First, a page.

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New test for Tiffin Girls

(134 Posts)
legallady Mon 20-Feb-12 22:26:49

This will really put the cat amongst the pigeons!

I have a lot of sympathy for those girls planning for 2013 admission and who have only just found out that they will now have to prepare for numeracy and literacy (at Level 5 and above) as well as VR and NVR just in case they are lucky enough to be one of the 400 girls to get through the first stage testing confused

singersgirl Tue 21-Feb-12 07:20:24

Why? They've got nearly a year to prepare and they are, after all, doing numeracy and literacy every day in school. Surely that should be long enough to familiarise themselves with comprehensions etc under timed conditions. I would have thought that any girls hoping to get into Tiffin would be at Level 5 and above anyway by the end of Year 5.

Fraktal Tue 21-Feb-12 07:23:01

I suspect that many of them will also be preparing for the private sector which has literacy and numeracy as standard anyway.

SoupDragon Tue 21-Feb-12 07:32:19

Literacy and numeracy are standard for entrance exams in my area.

basildonbond Tue 21-Feb-12 08:50:28

well, if they're not already level 5 and above by the end of year 5 they haven't got a hope in hell of getting through have they? I'd have thought most people would prefer this - it seems like much less of a lottery and will ensure they have the most able girls rather than ones who are good at VR/NVR

Interestingly at Graveney, where to get in on the test children have to get stupidly high scores in the Wandsworth test, many of those children don't get placed in extension as despite their brilliant performance at VR/NVR they're not actually as academically able as other kids who don't do as well in that particular test

stillfeel18inside Tue 21-Feb-12 09:00:28

I agree - from the kids I know who've tried and passed (or failed), they'd need to be at least a level 5 across the board to have any chance of getting in. Also a tutor has told me that a lot of Tiffin girls still come to her for english coaching as they struggle with writing essays etc so perhaps the school is trying to address that problem by ensuring they don't just get the ones who are fantastic at VR/NVR?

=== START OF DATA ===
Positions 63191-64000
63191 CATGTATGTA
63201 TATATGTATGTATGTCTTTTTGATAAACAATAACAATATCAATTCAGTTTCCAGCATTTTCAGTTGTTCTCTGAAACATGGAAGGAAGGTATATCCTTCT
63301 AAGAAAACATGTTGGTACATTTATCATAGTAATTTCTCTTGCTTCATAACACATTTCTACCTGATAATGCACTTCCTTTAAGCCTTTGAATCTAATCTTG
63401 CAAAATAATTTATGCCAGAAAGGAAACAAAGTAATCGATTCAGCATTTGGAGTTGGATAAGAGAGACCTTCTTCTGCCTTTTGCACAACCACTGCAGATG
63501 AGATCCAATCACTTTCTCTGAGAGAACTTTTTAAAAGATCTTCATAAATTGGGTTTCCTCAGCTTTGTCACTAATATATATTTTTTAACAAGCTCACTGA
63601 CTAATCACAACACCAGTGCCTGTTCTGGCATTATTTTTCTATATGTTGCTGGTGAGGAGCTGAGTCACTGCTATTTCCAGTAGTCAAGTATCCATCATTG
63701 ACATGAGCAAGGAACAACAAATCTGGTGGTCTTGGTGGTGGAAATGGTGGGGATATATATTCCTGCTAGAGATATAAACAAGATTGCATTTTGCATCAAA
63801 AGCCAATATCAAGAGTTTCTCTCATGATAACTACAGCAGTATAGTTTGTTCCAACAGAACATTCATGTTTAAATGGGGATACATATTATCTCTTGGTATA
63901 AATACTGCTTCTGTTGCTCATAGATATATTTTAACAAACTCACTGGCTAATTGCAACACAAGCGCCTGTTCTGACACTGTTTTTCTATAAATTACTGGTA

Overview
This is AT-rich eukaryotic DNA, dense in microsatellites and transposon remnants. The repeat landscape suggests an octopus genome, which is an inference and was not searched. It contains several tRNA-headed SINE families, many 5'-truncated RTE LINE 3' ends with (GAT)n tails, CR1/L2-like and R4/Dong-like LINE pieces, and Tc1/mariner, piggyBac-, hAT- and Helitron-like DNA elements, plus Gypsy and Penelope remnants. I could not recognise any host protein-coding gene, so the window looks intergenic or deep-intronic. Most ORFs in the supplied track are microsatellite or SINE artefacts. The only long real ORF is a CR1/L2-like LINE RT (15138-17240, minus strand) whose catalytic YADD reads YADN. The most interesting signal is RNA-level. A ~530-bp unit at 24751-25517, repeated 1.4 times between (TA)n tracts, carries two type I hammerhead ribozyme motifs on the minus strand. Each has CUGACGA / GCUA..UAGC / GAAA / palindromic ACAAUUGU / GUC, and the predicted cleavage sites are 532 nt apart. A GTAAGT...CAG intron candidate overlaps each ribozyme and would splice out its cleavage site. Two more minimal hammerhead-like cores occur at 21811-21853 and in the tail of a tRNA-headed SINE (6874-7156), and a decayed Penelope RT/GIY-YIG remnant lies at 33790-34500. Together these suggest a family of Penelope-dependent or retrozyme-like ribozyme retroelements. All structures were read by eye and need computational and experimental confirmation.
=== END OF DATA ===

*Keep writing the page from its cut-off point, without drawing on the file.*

CustardCake Tue 21-Feb-12 09:52:28

Message withdrawn at poster's request.

jeee Tue 21-Feb-12 10:01:13

Tiffin is super-selective isn't it? So sounds fair enough to me. And having had a child sit the Kent Test last year, it seems to me that it's far easier to coach for the VR/NVR than it is for maths/literacy. I think that numeracy and literacy papers are likely to be a more accurate test of a child's true ability.

CustardCake Tue 21-Feb-12 10:13:40

Message withdrawn at poster's request.

NotYetEverything Tue 21-Feb-12 10:14:54

Message withdrawn at poster's request.

singersgirl Tue 21-Feb-12 10:19:02

Yes, you only have to look at the Eleven Plus exams site to realise that some people are tutoring their children (boys and girls) for grammar school for years before the tests. The narrower the test, the narrower the spread of academic abilities and aptitudes in the school.

CustardCake Tue 21-Feb-12 10:20:07

Message withdrawn at poster's request.

legallady Tue 21-Feb-12 12:29:28

CustardCake, it's not just "tutored" children who will be experiencing a very busy Summer, but I would have thought all girls who want to give themselves a realistic chance!

I actually don't have any DG affected by this change this year, but I still reiterate my sympathy for any state educated girl who now has only 7 months to get themselves beyond a level 5. MY DS is year 5 at a very average state school and he has only just started to learn chunking and they haven't even begun on long multiplication yet! How could he be expected to sit a level 6 maths exam if I (or someone else I pay for) didn't teach the necessary elements to him?

I have two children already at superselective GS (not Tiffins) and they certainly weren't top level 5A or level 6 when they sat their entrance tests (I would guess at nearer to a 4A hmm ) though they both achieved level 5s at the end of year 6 and have both coped very well with the level of work at their school.